The decision to extend forward guidance, namely to leave interest rates unchanged by the end of June next year, was attributed by European Central Bank President Mario Draghi to prolonged uncertainty including the Brexit process.
Speaking on Thursday after policymakers opted for a dovish move at their meeting in Vilnius, he estimated there is no danger of deflation in the Eurozone, while acknowledging that financing conditions have tightened somewhat with a drop in stocks and the euro’s appreciation.
“The mildly expansionary euro area fiscal stance supports economic activity. However, countries where government debt is high need to continue rebuilding fiscal buffers. All countries should achieve a more growth-friendly composition of public finances,” he said, apparently referring to Italy. He said the so-called mini-BOTs, a hypothetical issuance of debt of small denominations by the government in Rome, would be illegal.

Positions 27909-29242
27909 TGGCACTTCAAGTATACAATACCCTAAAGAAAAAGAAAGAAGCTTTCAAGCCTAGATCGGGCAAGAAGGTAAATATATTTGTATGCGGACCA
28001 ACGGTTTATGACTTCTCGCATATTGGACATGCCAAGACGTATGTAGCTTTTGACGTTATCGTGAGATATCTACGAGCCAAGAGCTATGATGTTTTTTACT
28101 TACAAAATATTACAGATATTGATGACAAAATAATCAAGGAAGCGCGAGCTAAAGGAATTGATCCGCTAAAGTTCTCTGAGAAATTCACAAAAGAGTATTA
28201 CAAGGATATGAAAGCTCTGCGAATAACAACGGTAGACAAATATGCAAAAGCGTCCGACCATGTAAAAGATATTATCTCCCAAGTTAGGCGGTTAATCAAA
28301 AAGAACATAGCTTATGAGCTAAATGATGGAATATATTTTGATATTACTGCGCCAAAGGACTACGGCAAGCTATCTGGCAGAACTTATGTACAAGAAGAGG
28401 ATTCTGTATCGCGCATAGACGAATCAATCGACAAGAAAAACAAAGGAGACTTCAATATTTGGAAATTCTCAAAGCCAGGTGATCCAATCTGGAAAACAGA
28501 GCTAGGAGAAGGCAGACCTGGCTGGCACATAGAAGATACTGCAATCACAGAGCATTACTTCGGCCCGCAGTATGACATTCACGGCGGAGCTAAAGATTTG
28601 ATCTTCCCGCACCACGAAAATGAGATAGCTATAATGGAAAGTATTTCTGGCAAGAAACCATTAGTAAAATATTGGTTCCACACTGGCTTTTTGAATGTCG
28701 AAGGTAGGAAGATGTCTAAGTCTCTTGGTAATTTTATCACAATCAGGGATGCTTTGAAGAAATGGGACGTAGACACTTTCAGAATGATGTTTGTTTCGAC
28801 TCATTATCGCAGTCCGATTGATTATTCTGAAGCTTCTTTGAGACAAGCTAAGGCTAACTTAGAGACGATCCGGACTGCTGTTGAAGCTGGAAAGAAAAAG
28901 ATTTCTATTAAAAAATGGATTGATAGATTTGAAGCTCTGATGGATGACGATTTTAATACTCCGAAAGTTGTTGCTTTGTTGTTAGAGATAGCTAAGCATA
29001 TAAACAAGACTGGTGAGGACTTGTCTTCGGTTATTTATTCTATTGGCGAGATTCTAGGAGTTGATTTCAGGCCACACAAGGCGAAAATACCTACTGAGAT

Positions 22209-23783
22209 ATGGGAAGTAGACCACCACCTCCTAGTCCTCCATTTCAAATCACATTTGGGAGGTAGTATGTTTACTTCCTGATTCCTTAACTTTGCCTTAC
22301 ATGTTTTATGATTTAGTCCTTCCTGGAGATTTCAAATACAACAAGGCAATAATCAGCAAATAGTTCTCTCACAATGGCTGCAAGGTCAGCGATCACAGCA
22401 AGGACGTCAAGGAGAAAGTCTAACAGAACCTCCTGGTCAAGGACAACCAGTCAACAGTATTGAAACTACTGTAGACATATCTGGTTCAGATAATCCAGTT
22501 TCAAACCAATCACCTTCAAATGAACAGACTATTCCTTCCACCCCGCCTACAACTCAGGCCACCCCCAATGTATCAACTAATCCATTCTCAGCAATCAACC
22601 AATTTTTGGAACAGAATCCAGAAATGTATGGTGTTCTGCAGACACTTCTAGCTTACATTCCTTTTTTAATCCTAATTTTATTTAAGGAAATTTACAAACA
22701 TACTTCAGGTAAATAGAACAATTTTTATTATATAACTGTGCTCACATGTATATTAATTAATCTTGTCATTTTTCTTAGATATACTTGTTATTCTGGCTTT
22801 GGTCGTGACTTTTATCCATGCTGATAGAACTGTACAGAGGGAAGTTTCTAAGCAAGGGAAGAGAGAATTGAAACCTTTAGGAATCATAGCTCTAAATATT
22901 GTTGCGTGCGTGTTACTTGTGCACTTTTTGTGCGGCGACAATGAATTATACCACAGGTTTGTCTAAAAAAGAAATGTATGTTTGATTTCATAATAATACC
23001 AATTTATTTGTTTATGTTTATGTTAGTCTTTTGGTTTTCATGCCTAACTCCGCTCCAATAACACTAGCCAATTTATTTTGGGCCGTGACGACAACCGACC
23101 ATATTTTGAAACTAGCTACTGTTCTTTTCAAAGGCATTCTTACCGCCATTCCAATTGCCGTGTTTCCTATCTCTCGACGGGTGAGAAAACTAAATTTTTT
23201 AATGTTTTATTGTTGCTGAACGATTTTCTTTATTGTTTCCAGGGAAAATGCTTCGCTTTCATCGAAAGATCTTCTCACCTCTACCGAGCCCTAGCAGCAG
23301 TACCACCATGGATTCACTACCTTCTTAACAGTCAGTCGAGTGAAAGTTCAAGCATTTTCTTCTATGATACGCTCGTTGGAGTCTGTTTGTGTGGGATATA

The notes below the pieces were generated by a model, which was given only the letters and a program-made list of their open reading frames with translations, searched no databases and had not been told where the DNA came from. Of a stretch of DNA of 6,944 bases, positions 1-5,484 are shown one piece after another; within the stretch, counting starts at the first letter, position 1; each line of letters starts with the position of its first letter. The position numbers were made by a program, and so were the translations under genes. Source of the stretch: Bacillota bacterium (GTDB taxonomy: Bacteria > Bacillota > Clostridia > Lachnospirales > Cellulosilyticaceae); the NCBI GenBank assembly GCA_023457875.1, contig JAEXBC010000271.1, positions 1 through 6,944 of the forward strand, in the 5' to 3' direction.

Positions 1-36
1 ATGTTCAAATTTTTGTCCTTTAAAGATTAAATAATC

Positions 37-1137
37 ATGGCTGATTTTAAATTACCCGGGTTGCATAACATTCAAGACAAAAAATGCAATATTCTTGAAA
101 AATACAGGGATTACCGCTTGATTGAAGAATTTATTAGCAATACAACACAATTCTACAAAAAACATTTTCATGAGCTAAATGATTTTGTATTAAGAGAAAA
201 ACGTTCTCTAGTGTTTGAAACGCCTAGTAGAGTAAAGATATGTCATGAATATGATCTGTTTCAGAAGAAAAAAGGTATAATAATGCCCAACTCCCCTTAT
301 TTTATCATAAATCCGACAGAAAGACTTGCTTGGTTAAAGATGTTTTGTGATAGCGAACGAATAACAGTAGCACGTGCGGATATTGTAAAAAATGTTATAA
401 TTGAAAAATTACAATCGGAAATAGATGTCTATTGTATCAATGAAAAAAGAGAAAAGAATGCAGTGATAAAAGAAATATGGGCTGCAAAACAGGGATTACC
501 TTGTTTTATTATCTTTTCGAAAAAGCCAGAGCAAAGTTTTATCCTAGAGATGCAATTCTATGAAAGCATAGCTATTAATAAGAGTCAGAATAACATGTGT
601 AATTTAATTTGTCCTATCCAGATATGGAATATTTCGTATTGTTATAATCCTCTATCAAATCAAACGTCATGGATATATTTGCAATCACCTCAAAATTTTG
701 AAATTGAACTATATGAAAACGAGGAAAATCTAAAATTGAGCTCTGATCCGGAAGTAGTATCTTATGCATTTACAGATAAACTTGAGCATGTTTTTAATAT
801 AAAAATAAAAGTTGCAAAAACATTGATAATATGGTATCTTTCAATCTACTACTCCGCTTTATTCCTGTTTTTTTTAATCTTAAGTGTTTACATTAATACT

The chief rate-setter acknowledged market movements indicate fears that protectionism is “questioning the multilateral order.”